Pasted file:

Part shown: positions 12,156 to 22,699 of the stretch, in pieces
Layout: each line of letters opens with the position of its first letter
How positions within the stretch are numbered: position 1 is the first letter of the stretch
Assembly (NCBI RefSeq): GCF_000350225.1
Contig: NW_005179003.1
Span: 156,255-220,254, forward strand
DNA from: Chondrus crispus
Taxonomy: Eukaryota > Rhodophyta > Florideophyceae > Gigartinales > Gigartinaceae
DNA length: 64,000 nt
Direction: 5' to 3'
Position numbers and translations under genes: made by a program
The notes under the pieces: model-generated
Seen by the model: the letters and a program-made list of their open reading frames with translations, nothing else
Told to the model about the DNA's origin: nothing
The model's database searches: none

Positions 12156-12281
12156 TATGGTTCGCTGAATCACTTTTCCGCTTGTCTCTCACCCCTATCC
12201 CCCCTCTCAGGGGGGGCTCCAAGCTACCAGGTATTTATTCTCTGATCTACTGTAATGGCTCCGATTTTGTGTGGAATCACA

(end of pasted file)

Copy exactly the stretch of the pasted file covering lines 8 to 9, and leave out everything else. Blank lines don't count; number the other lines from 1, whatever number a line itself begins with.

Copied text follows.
Taxonomy: Eukaryota > Rhodophyta > Florideophyceae > Gigartinales > Gigartinaceae
DNA length: 64,000 nt